One such source, who was not contacted by OARC, worked for Shepherd. "I don't want my name mentioned," the source said. "I don't want my name linked. I fear retaliation. I did have him tell me to go into his calendar and find 30 hours. Next month, he said, 'Wow, you did well, let's find 60 hours.' I would try to find as much valid time as possible. Then there were other times he had me put in as many as 90 hours per month that were not valid. Let's say an associate had a time entry for work on a piece of a project; Willie would claim that he did that work, too, and I know he didn't work on it. He was even out of the office. Not even in the country sometimes. I knew it wasn't right. But this was the kind of man who would fire you if there wasn't enough ice in his glass." (According to two sources, Shepherd tried to fire members of the firm's catering staff when there wasn't enough ice in the pitcher on his desk.)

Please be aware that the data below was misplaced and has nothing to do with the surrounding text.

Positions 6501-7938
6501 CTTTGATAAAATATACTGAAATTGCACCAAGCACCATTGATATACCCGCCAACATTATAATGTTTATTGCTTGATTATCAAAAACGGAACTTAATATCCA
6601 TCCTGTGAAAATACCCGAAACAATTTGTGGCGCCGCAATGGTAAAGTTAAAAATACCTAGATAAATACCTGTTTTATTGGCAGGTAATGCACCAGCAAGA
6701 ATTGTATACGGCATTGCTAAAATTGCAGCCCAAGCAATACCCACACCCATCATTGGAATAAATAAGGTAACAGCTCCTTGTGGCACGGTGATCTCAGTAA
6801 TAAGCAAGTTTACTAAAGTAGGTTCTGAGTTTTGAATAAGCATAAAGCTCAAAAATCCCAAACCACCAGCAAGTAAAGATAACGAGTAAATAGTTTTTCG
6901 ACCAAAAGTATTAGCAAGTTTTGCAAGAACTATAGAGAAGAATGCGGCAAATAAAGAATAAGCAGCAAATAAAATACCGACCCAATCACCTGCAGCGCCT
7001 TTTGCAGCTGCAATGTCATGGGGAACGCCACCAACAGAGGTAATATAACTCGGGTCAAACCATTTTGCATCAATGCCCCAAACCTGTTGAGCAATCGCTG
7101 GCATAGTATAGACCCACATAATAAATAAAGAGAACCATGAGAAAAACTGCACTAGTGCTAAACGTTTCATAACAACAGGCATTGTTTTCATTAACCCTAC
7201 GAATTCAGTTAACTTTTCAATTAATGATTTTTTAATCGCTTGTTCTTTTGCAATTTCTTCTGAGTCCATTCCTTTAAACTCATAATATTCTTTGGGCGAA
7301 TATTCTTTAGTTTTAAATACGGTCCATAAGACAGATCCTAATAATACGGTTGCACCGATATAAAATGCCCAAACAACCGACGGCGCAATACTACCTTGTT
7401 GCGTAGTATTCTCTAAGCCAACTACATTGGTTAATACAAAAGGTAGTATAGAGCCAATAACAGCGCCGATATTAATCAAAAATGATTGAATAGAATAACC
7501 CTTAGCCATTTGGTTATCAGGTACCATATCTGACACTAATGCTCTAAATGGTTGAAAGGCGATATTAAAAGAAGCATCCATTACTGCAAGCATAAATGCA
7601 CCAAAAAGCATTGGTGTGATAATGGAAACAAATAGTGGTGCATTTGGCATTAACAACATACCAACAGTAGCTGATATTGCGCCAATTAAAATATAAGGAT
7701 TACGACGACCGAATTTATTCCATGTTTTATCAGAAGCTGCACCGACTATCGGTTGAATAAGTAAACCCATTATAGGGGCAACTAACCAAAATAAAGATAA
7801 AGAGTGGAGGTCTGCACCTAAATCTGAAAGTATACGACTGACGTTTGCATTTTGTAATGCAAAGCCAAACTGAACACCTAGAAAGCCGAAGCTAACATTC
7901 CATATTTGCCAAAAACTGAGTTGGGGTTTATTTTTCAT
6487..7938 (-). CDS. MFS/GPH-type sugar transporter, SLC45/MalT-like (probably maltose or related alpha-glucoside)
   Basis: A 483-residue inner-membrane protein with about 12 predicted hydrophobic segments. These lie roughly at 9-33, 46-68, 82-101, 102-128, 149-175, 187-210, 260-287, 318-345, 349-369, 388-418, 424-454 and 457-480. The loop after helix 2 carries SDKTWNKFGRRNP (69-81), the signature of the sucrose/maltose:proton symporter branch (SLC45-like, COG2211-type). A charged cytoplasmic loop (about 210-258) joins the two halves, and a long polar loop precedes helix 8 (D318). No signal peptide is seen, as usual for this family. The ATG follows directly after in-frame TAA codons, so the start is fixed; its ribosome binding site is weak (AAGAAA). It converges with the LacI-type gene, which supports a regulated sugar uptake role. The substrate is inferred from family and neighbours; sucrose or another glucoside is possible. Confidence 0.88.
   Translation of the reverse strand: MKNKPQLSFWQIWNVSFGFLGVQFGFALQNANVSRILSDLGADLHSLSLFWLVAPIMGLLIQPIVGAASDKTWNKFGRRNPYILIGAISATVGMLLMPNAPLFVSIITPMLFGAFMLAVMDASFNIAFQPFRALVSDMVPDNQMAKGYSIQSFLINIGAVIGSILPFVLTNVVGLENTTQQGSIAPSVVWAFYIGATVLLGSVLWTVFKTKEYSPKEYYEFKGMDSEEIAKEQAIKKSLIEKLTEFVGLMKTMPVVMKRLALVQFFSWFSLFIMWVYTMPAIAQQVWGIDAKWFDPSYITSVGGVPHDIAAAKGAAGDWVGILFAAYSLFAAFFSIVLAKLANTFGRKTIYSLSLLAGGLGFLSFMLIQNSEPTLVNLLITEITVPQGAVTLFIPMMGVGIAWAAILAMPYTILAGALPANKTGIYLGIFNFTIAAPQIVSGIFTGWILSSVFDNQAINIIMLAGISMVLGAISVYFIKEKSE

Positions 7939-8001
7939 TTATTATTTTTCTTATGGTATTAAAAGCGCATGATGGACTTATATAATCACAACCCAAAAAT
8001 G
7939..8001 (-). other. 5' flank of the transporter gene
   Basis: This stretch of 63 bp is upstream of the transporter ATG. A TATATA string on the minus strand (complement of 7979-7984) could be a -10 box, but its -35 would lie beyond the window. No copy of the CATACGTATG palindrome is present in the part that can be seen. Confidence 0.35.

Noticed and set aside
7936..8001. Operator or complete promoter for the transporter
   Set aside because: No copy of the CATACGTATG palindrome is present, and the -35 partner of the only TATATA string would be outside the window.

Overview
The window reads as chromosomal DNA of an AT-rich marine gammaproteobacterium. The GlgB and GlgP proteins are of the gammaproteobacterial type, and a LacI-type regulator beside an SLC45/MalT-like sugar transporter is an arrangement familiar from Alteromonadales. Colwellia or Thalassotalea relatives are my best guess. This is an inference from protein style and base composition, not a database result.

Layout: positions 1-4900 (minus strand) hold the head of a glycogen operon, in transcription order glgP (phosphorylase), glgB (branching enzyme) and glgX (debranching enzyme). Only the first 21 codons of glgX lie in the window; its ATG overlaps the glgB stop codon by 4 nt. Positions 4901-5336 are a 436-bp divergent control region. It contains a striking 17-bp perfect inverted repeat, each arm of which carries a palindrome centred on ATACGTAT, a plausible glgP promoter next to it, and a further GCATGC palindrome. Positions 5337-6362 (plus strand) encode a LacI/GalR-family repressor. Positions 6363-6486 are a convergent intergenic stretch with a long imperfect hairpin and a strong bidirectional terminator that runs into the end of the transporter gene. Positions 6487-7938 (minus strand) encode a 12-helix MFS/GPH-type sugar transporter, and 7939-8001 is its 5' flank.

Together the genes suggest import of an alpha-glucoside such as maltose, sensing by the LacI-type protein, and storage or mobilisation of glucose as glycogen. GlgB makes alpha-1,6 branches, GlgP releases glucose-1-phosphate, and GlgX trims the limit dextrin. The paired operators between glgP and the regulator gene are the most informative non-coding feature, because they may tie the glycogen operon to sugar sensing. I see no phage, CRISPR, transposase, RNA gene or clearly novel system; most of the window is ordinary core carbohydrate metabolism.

Another source, whom we'll call Pat Smith, was a high-ranking employee at KSR for more than three years. Smith was so concerned about potential retaliation for speaking with me that the source not only insisted on anonymity, but also on concealing anything that would hint at the source's gender. According to Smith, Smith not only had witnessed the sort of misconduct described in the Staks and Almon complaint—fraudulent billing and misuse of firm funds—Smith also had felt pressure to facilitate such misconduct. Smith facilitated the misconduct every month for years. All the while, Smith pleaded with senior management to do something about it, and when they did not, in Smith's view, Smith left the firm. This source had specific, detailed information about Shepherd boosting his monthly "register" from 40 hours to 153 hours in a matter of minutes, with the PCLaw software, which kept track of all the attorneys' billable hours. Shepherd, the source said, would "make it so." Smith had information about specific misuse of firm funds, in which Shepherd would withdraw from the firm's coffers as much as five-figure dollar amounts without so much as a piece of paper to note the "transaction." After I began talking to Smith, Smith decided to contact the OARC this past February.